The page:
I know everyone, like myself, cheered on the Jackie Robinson West (JRW) Little League baseball team. I watched their initial loss to Las Vegas and saw their nervousness. But a week later they were back with a vengeance. As I listened to people profess their surprise that baseball could be so popular among young black children, I screamed at the screen that kids would play it if the park district offered it.
I remember when my son was 5 and I signed him up to play PeeWee Little League at LaFollette Park. I met many good friends who I otherwise wouldn’t have gotten to know as we shared the experience of our children learning to play ball. I will forever be grateful to Coach Calvin Jackson who volunteered his time to teach the children the game, sportsmanship and, most important, how to play as a team.
My son played for four years and then it seemed that the park district wasn’t interested in baseball for children. So using the excuse that the park district has perfected, they didn’t have anyone to run the program, so it ceased to be offered.
My contention, then and now, is that seeing children play baseball in the summer is a sign of normalcy. Whether it’s your child playing or just an interesting game, it was a time to go to the park, network with neighbors, and see the children play. I will never forget the first time someone from my son’s team hit the ball and the entire opposing team ran to the outfield to retrieve the ball.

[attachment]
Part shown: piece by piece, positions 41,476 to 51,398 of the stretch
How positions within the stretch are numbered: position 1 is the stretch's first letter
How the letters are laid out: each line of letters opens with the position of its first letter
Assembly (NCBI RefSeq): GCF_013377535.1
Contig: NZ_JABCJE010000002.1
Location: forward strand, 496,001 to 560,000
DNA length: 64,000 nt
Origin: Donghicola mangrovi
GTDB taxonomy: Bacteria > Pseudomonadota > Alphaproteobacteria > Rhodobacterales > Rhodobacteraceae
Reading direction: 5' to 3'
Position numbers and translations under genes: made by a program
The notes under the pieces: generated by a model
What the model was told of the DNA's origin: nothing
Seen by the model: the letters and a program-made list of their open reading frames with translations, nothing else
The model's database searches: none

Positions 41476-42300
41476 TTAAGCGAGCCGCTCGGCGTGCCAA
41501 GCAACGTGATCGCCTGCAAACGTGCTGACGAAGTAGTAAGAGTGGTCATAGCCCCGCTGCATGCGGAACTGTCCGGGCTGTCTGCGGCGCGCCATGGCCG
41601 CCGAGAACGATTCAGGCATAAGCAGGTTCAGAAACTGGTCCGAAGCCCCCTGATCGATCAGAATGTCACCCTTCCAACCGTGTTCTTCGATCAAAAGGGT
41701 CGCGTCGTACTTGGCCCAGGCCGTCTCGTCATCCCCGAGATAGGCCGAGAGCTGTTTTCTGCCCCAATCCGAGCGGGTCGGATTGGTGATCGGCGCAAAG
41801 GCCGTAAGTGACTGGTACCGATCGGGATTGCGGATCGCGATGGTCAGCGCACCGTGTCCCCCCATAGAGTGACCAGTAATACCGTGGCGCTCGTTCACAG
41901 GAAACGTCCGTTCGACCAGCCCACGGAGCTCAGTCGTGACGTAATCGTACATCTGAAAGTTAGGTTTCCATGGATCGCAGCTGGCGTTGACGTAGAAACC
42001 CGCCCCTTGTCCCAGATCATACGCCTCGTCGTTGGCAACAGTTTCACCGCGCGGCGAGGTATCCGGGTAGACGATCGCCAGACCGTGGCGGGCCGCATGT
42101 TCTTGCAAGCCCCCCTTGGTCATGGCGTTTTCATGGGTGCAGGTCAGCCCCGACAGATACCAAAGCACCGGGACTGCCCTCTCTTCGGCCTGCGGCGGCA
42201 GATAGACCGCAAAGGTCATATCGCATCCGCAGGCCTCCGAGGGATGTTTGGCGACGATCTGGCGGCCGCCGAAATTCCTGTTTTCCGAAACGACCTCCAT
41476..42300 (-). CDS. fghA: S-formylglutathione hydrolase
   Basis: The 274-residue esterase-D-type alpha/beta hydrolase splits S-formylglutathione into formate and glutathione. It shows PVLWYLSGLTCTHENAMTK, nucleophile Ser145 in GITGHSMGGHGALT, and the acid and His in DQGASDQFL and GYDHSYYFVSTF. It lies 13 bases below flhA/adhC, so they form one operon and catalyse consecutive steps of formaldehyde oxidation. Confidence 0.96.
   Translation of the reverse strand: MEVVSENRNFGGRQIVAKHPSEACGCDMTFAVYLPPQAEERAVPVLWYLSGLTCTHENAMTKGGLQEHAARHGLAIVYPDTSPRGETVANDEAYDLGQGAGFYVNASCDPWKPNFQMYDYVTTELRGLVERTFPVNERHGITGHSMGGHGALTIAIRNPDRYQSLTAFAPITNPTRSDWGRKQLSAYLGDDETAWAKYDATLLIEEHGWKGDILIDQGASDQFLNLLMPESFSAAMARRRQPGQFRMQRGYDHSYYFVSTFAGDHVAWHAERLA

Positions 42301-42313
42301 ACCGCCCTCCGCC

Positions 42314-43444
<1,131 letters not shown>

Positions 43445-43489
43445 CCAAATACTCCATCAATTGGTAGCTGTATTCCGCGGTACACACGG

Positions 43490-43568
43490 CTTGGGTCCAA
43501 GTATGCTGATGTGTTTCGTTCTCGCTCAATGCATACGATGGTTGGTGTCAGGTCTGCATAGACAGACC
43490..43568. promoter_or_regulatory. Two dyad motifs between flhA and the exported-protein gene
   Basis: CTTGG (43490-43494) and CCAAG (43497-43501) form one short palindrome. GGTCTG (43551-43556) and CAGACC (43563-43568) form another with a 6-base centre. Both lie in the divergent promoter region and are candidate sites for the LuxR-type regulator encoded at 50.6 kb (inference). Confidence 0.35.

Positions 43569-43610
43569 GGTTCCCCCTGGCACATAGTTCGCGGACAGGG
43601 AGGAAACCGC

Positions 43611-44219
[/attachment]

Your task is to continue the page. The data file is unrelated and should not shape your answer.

I hope the JRW team’s win inspires parents to get off their duff and demand Little League team play again. In Austin, we have enough children and lots of land for sport teams to give every child the chance to play.
We also have to be creative. One of the teams that played when my son played was coached by two men who stopped imbibing long enough to be the best coaches for those children. They never hollered or cussed. They never drank in front of them. Instead they had patience to deal with children and were there for them at every game.
One of my friends, Ziff Sistrunk runs the Kirby Puckett Little League teams. Just like JRW, it is filled with children who love the sport of baseball. As we introduce our children to playing baseball, that sport becomes an additional mechanism for children to earn college scholarships, a chance for them to be off the street, and, most important of all, nurture friendships that are based on positive team interactions. The same sort of camaraderie they look for in street gangs — the need to belong. But with baseball, it will be positive team relationships.
I hope advertisers utilize the team in some positive ways. I don’t eat breakfast cereal, but I will spend the money to see the team on a box of corn flakes or Cheerios. They should get enough endorsements to have trust funds and money for their higher education.
While the city is giving them a parade, what Chicagoans can truly do for those children is to stop the violence so that young boys have a safe city in which to play ball.